Record Details

NHER Number:7274
Type of record:Monument
Name:Medieval moat, possibly Gunton's Manor


A medieval moat, possibly the site of the manor held by Thoman Gunton in 1347, survives as earthworks. The moat still holds water and has been recut on several occasions. Medieval pottery has been collected.

Images - none


Grid Reference:TF 9304 1499
Map Sheet:TF91SW

Full description

Moat situated ina small wood (S1).

Surveyed by P. Wade-Martins.
See (S2) where P. Wade-Martins gives the evidence for this being the site of Gunton's Manor.
This wood has surprisingly survived inside the airfield, the local people say because it was used as a bomb dump. Probably for this reason it is still fenced off, but the ditches are visible, and still hold water. But what is the evidence for it being a moat and not just a ditched wood?
E. Rose (NAU), 7 October 1976.

July 1984.
Disturbance noted from air by D.A. Edwards.

July 1984.
Machining out of moats for outlet from turkey farm. North arm completely recut; now 7.5m wide, over 2m deep. Natural clay sides to ditch except where indicated on plan. North end of east arm recut through filling. West arm recut through filling progressively deeper to north. Partial sections of moat filling visible on east and west sides of causeway in north arm. East side is clear cut and shows moat to have been about 6m wide and about 2m deep.
Ditch running north from northwest corner has been recut so that no silting survives. About 5m wide strip along inner edge of west and north arms stripped of vegetation.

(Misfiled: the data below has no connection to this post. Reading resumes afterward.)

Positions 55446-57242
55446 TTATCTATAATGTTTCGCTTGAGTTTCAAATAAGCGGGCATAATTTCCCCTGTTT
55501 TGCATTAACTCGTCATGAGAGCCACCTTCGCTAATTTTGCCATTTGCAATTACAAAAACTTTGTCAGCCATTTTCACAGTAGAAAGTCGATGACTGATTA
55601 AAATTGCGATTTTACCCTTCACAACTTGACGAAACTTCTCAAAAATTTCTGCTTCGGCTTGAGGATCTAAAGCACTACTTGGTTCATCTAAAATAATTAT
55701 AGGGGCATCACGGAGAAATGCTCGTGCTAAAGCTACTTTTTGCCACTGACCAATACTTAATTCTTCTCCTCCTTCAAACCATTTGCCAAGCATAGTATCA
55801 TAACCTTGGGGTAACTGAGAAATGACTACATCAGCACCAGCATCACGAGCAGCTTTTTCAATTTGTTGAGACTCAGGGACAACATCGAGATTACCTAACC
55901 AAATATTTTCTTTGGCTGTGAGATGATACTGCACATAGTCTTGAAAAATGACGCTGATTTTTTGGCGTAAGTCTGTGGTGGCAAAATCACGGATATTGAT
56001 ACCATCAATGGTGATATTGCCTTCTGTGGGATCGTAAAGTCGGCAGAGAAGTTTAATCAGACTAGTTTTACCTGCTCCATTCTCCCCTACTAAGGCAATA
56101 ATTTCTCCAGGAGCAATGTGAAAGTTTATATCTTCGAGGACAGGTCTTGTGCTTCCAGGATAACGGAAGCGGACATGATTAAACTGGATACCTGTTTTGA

Careful examination produced one base ?glazed Grimston , one sherd glazed Grimston, two sherds medieval unglazed.
No finds from soil dumps on airfield about 50m southwest of southeast end of north range of Mathews Turkey House.
A. Rogerson (NAU), 25 July 1984.

Finds = Context 1.
E. Rose (NAU).

Copy of plan (S3) in file.

A sluice has been inserted to northeast corner, controlling the flow of contaminated water from the turkey sherds.
H. Paterson (NAU), November 1992.

9 September 1996.
East arm of moat slubbed out. Inner west edges show exposed natural near base. Outer east edge unaffected and merely smeared. Base lowered by about 35 to 40cm. Removed soil almost entirely non-ancient organic silt.
NB. numerous pieces of carrstone (not IBC) on south edge of south arm part covered by bushes. Other small pieces visible on surface of arable field to south.
A. Rogerson (NLA), 9 September 1996.

October 2003. Visit.
A little gorse cover, this to be treated, some already treated and dying off. No animal disturbance.
H. Paterson (A&E), 19 February 2004.

Gunton's Manor is named after Thomas Gunton who held it in 1347.
Information from (S2).
D. Robertson (NLA), 17 May 2006.

Monument Types

  • MANOR (Medieval - 1066 AD to 1539 AD)
  • MOAT (Medieval - 1066 AD to 1539 AD)

Associated Finds

  • POT (Medieval - 1066 AD to 1539 AD)

Protected Status - none

Sources and further reading

---Aerial Photograph: Edwards, D.A. (NLA). TF 9315H, J, TG 9314A-E.
---Record Card: NAU Staff. 1974-1988. Norfolk Archaeological Index Primary Record Card.
---Record Card: Clarke, R. R. and NCM Staff. 1933-1973. Norwich Castle Museum Record Card - Medieval. Longham.
---Secondary File: Secondary File.
<S1>Record Card: Ordnance Survey Staff. 1933-1979?. Ordnance Survey Record Cards. TF 91 NW 11 [2].
<S2>Monograph: Wade-Martins, P. 1980. Fieldwork and Excavation on Village Sites in Launditch Hundred, Norfolk. East Anglian Archaeology. No 10. pp 37-38.
<S3>Map: Finder's Map..

Related records - none

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